The Prodigal God Study Guide The purpose of this Study Guide: 1. To provide you an aid in embracing this book, The Prodigal God, on a personal level. 2. To help you continue your study beyond the Sunday message in a meaningful way throughout the following week. 3. To help the study of this book to become a tool for relational growth between you and others. It is our prayer that you allow God to accomplish all three of these goals above in your heart and life and be amazed at the transformation in the lives of those around you. The Prodigal God
Chapter 1: The People Around Jesus
1. There were two kinds/groups of people around Jesus when this parable was told -‐ describe them. 1) 2) 2. Rather than sentimentalizing this parable, what did Jesus want to show us, religious people? 3. Whose side is Jesus on? 4. When the early Christians were asked, “Where is your temple? Where do your priests labor? Where do you offer sacrifices?” How did they respond? How is that different today? 5. In each encounter, when Jesus meets an (sexual, racial, or political) outcast and a religious person (Luke 7, John 3-‐4, Luke 19), who is it that connects to Jesus? 6. If our preaching and practice is not having the same effect on people that Jesus had, then... The Prodigal God
Chapter 2: The Two Lost Sons
4. What is startling about the father’s response to the younger son’s words, “Give me my share!”? 5. What was the younger son’s (return) plan? How does his father respond to that plan? Describe each of them. a) the best robe b) a ring c) shoes d) the celebration 6. What is the older brother’s response to the return of his younger brother? How does the father respond to his elder son? 7. Why doesn’t Jesus finish the story and tell us what else happened?
The Prodigal God
Chapter 3: Redefining Sin
1. Explain the two ways to find happiness. 1) Moral conformity: 2) Self-‐discovery: 2. Does everyone fall into one or the other of these happiness-‐finding categories? Explain. 3. Why doesn’t the elder (good) brother go into his Father’s feast/celebration? 4. What does each brother want? 5. How were both brother’s hearts the same? 6. What is Jesus’ deeper concept of sin? 7. What is Jesus’ message (gospel)? The Prodigal God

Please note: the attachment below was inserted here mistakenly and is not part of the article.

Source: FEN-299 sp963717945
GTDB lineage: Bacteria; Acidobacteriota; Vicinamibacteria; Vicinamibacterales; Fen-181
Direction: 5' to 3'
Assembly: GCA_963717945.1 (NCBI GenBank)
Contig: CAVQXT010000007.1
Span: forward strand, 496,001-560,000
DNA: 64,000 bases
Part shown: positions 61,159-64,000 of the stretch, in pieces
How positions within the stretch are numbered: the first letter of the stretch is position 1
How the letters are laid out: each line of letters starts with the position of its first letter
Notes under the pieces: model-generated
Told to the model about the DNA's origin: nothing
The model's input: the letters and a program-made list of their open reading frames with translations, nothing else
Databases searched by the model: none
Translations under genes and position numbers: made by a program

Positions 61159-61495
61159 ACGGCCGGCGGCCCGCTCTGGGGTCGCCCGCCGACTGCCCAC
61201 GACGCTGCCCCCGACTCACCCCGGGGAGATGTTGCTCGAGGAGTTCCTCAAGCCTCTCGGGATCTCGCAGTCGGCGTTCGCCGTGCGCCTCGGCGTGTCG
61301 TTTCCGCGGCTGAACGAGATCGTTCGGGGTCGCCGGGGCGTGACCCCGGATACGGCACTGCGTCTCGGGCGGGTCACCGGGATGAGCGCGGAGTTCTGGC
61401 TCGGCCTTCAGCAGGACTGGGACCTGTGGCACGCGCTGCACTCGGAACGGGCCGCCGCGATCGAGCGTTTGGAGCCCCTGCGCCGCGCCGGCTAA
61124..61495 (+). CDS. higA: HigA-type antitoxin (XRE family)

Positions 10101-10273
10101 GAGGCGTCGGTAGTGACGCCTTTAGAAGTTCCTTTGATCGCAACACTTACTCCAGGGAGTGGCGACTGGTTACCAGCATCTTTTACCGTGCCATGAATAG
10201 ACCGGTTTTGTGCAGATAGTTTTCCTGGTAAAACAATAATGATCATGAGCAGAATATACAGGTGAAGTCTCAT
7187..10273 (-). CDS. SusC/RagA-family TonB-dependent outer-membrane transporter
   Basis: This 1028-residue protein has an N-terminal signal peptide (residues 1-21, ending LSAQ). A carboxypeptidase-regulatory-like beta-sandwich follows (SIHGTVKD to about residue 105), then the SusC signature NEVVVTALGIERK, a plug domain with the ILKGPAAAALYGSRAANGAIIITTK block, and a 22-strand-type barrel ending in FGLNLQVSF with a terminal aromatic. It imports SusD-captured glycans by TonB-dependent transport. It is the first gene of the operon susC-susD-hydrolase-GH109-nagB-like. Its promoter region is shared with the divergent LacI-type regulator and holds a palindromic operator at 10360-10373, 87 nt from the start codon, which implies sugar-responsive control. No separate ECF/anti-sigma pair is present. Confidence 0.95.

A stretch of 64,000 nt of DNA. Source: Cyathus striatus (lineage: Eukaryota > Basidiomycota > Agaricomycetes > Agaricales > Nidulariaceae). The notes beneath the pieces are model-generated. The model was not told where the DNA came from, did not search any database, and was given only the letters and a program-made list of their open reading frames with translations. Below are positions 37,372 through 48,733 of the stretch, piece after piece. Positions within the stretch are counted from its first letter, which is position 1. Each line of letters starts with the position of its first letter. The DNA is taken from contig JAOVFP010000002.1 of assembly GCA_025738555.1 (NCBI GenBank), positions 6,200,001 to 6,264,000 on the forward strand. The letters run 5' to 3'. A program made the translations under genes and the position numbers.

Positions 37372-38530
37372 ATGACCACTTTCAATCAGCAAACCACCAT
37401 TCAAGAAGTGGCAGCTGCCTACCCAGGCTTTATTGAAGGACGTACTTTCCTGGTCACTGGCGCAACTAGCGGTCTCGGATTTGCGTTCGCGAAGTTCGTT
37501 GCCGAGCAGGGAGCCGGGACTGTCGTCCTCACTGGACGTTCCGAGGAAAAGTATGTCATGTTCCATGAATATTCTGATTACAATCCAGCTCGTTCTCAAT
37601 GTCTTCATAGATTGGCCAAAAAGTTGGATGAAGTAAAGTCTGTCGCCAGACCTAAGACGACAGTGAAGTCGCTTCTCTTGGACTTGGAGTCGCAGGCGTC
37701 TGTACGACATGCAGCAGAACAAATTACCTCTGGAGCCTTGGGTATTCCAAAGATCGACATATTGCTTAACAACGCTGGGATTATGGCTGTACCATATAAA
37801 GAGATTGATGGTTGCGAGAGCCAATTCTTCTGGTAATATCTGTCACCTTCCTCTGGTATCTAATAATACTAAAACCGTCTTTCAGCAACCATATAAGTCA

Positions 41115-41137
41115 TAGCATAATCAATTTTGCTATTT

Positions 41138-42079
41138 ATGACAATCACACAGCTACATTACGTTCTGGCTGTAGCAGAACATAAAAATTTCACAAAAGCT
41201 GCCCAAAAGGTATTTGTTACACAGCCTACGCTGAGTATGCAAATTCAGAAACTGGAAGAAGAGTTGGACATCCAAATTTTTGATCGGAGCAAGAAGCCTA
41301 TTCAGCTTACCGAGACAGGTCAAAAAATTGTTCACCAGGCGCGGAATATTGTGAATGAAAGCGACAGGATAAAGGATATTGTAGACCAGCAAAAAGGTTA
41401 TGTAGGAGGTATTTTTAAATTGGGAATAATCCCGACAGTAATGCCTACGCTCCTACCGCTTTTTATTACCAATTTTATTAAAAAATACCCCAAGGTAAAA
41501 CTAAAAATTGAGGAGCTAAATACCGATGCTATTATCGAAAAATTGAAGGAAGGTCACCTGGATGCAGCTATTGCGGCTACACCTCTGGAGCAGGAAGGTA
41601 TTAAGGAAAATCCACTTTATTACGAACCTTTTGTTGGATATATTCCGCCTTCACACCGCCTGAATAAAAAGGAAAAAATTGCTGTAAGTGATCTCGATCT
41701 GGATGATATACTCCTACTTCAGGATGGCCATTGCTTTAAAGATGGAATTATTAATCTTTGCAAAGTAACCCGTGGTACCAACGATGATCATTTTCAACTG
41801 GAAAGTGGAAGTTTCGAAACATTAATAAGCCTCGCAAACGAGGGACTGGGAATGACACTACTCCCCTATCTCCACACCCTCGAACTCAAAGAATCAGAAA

Chapter 4: Redefining Lostness
1. What is the younger brother’s “lostness”? 2. What are the features of the older brother’s lostness? Explain each. a) anger b) self-‐righteousness c) judgment & inability to forgive d) slavishness e) emptiness f) lack of assurance of the father’s love 3. How do these same features of lostness listed above usually affect your prayer life? 4. Why is it important to know that Jesus exposes the elder brother’s lostness as being as wrong as the younger brother’s? The Prodigal God
Chapter 5: The True Elder Brother
1. What do we need first in order to escape our particular brand of lostness? 2. What is meant by “...our repentance must go deeper than just regret for individual sins.” 3. When the “Pharisees” sin they feel terrible and repent. Why is this not enough? What is the “real” problem? 4. What is the one striking difference between the two stories of lostness (sheep & coin) in Luke 15 and the third one (the lost sons)? 5. Who should have gone out to search for the younger brother? Why? 6. Mercy and forgiveness are free (they can not be earned), but what is the true cost? The Prodigal God
Chapter 6: Redefining Hope
1. How would you describe your longing for home? 2. We desperately try to re-‐create the home we lost when we left God’s presence, but what is the outcome? 3. What are the difficulties with trying to return home? Describe them. a) fear of rejection: b) our brokenness: 4. How would you initially describe the home of promise -‐ the one available now and the one forever? The Prodigal God
Chapter 7: The Feast of the Father
1. The father’s feast is to be experienced. “Taste and see that the Lord is good.” How have you tasted of His good feast? 2. The meal is a very physical (material) experience. God called His (physical/material) creation “good”. How does the Father want you to participate in the renewal of this world? 3. His meal provides the “fuel” for individual growth and development. How are you transforming? 4. What is so scary about unmerited, free grace? 5. Martin Luther said, “We are saved by faith alone, but not by faith that remains alone.” What does that mean to you? 6. The Father’s feast is meant to be shared communally. How are you finding this applicable in your life? Special thanks to Puget Sound Christian Center for providing this online resource.